Get answers to some of the frequently asked questions about the Supreme Committee for Delivery & Legacy (SC) and the 2022 FIFA World Cup Qatar™.
The Supreme Committee for Delivery & Legacy (SC) is tasked with delivering proposed tournament venues and projects for the 2022 FIFA World Cup™ – the first to be held in the Middle East – while ensuring that its preparations align with the Qatar National Vision 2030. The SC is currently focused on achieving the goals set out in its 2015-18 Strategic Plan.
These goals include:
• Effective programme and stakeholder management to ensure the timely delivery of infrastructure and proposed competition and non-competition venues.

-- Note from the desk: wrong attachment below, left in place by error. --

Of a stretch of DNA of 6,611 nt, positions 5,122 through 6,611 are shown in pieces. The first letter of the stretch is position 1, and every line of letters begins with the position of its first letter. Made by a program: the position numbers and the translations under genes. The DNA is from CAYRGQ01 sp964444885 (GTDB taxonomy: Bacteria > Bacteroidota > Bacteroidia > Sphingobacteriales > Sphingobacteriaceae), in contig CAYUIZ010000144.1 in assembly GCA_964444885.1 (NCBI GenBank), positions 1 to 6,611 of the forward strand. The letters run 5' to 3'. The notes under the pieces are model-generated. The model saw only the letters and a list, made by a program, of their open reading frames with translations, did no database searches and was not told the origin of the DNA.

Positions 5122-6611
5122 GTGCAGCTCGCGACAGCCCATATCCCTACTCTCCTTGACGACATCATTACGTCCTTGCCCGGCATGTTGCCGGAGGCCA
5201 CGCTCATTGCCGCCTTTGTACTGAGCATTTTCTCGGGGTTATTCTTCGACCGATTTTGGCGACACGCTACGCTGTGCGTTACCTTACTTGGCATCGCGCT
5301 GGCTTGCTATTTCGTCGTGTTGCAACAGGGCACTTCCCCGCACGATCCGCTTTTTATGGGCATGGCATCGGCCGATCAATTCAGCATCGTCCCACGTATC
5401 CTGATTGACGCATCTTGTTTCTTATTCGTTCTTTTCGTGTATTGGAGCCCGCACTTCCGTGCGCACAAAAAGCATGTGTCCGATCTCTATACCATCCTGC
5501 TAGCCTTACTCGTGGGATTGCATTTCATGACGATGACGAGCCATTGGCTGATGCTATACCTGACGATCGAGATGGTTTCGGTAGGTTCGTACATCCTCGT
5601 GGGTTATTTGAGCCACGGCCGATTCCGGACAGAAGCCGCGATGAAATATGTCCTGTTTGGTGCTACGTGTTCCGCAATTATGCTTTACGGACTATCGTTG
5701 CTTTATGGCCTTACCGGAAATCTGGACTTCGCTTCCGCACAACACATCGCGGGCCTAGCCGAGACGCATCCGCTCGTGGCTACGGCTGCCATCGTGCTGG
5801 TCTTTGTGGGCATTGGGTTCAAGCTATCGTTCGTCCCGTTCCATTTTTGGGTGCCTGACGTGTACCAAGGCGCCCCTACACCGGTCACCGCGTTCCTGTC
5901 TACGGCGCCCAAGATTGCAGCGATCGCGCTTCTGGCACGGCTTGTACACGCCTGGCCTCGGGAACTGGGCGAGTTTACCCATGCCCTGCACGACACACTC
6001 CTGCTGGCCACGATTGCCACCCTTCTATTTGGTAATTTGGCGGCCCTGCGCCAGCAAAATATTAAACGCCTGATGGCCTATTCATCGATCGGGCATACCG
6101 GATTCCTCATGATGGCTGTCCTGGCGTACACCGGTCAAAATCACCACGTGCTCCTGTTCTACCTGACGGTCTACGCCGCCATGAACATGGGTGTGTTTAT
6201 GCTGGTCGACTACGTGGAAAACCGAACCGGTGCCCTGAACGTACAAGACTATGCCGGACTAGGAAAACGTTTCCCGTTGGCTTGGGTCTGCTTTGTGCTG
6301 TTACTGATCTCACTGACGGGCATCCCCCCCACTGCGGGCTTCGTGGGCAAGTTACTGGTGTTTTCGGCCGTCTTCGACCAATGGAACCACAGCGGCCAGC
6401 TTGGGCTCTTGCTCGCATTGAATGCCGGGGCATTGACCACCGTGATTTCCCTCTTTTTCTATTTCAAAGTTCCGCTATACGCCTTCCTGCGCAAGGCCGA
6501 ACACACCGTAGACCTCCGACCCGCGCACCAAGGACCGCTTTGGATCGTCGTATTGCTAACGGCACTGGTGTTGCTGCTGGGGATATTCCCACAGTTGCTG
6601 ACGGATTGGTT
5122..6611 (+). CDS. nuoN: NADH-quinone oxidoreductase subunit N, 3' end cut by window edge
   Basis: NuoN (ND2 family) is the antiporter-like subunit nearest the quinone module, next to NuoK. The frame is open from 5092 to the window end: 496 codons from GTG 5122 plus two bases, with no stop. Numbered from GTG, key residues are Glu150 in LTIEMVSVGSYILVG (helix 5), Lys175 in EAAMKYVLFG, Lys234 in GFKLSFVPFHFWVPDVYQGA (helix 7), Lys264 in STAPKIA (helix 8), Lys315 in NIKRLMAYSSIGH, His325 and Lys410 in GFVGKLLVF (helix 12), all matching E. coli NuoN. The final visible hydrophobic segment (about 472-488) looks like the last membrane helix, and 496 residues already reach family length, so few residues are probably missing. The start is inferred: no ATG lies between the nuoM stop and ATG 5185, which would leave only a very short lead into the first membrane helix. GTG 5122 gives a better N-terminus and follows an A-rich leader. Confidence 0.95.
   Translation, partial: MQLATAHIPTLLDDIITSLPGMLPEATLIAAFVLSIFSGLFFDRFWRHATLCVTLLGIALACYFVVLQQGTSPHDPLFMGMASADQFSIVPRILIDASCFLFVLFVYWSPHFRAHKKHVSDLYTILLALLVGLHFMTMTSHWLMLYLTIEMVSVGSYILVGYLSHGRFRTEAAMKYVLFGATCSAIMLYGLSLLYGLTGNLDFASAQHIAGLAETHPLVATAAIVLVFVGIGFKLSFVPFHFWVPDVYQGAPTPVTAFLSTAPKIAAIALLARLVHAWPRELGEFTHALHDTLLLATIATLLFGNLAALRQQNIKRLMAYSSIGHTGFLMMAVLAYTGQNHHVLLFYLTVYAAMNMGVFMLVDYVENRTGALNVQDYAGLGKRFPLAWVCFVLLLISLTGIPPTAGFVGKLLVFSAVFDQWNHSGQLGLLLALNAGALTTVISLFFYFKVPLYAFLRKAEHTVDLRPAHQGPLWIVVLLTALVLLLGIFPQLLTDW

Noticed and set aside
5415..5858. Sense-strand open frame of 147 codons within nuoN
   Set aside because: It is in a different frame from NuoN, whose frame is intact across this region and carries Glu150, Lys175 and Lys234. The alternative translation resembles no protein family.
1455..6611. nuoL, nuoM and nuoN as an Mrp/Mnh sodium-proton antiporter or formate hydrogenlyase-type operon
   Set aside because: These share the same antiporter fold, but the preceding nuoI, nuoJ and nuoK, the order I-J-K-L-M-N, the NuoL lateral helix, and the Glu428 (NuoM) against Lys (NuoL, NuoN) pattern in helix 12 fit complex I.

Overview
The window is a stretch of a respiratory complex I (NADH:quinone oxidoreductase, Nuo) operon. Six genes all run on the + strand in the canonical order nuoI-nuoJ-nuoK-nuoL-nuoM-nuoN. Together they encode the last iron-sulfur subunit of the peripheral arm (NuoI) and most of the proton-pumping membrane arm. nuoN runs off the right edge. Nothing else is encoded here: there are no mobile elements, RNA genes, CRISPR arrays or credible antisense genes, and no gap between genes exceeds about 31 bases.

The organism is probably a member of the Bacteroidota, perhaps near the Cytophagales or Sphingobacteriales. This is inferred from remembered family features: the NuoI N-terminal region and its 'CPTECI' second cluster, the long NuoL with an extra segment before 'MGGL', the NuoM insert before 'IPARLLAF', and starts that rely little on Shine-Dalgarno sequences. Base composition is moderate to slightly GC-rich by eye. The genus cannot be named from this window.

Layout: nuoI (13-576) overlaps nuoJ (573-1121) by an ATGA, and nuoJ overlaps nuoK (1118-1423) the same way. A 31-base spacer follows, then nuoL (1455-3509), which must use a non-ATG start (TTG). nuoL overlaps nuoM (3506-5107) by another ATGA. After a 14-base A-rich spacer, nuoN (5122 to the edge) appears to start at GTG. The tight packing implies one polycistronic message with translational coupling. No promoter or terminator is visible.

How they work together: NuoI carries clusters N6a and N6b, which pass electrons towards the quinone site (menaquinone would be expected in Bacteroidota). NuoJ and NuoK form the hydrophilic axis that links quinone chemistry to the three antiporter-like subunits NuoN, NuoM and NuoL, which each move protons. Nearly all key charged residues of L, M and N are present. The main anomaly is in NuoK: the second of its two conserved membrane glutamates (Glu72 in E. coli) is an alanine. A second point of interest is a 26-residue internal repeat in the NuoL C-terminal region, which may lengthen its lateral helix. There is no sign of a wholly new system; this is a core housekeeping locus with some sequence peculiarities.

• Fostering the development of Qatar’s private sector and streamlining regulatory frameworks.
• Finding exceptional local and international talent.
• Integrating Qatari culture into our hosting plans to provide the best possible image of the Middle East when the world arrives for our FIFA World Cup™.
• Making Qatari football more competitive and encouraging healthy lifestyles among the local population.
• Meeting our goal of an environmentally sustainable FIFA World Cup™ by adopting high environmental standards on all projects.
Hassan Al Thawadi is the Secretary General of the Supreme Committee for Delivery & Legacy. His appointment in March 2011 as Secretary General followed on from his role as Chief Executive Officer in Qatar’s 2022 Bid Committee, in which he worked closely with the Bid Chairman, H.E. Sheikh Mohammed bin Hamad Al Thani, promoting Qatar’s successful attempt to bring the FIFA World Cup™ to the Middle East for the first time.
In addition to this, he also serves as the Chief Executive Officer of the newly formed
Local Organising Committee for the FIFA World Cup™ in 2022, responsible for organising and staging the event.
A lawyer by profession, Al Thawadi previously served as General Counsel for Qatar